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GEORGIA TECH . Summer 2001

Alan Nager's consulting firm has learned that a flexible environment aids success.

ity system that connects client and consultant in Web-based collaboration no matter where they are located geographically. "We have a very unique culture," he says. "We hire very senior people who have industry experience, usually 20 years or more. They spend most of their time at either a client site or at their home offices. ProjectBank allows us to have a central drawing so that people can work from anywhere and work on the same drawing from different places." The office design of Operations Associates reflects that unique culture. The large concrete block building has few interior walls. Brushedchrome ducts conceal wiring and pipes. Work spaces and pods have replaced conventional desks and computer stations. "We're a project-centric company," Nager says. "We put teams together for specific projects according to their strengths. You may be

working with one group on a particular project this week and another team next week. Work spaces are put together to accommodate the needs of each team. Every board, every table in here can be moved to fit the needs of the team. "We have always been on the cutting edge of things. When we started, we used home offices and a concept of professional freedom, which a lot of companies are using now. We've been business casual from the start. We've had open books and employee ownership from the start. This was in our original business model and it has never changed." Nager says the company is on solid ground. "When we made the Inc. 500 list, it said we had grown over 500 percent in less than five years," he says. "We will continue to grow at probably a 30-to-40 percent clip per year. We planned the company for rapid growth." GT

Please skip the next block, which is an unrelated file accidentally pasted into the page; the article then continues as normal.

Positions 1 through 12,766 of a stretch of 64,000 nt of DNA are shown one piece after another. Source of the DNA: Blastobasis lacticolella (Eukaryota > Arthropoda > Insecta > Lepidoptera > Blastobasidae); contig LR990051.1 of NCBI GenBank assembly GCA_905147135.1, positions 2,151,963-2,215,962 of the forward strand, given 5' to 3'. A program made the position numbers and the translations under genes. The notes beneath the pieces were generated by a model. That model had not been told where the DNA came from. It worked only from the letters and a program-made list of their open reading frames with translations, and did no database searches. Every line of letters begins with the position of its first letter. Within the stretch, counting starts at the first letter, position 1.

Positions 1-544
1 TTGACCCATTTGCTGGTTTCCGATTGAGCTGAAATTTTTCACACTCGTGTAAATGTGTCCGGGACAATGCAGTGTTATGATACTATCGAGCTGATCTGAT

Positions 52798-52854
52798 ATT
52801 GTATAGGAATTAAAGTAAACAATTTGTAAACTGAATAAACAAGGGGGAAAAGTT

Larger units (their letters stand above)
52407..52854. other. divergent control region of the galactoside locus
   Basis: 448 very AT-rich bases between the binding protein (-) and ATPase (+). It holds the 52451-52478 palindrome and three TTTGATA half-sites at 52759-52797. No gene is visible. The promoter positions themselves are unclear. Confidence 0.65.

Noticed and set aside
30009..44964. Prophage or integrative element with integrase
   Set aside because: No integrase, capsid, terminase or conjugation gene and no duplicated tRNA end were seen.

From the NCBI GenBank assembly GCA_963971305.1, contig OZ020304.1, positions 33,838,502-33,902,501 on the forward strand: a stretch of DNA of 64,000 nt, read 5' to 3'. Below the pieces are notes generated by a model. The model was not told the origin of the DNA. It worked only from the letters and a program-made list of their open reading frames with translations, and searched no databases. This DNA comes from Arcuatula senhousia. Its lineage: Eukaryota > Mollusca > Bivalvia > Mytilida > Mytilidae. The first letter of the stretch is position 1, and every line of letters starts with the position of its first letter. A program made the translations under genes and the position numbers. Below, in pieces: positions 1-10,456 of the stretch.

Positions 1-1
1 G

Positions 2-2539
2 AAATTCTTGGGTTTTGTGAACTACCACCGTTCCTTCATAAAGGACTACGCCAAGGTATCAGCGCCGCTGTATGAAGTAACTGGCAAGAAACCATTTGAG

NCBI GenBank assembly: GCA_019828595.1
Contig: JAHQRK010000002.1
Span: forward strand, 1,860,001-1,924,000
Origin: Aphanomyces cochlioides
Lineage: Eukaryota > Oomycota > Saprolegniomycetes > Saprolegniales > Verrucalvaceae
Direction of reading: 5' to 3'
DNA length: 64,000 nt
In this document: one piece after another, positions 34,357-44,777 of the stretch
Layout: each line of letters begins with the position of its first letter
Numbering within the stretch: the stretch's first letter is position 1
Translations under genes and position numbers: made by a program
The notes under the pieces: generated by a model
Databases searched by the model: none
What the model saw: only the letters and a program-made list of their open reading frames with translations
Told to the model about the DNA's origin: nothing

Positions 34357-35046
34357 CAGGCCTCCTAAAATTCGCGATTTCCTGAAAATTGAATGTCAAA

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SURE Success Gary May uses his influence to help others By Maria M. Lameiras

N

ine years ago, Gary May launched a program at Georgia Tech to encourage minority students to pursue graduate degrees. It has become one of the largest programs of its kind in the country. May, EE 85, got his idea for Tech's program from the University of California at Berkeley, where he earned his master's and doctoral degrees in electrical engi-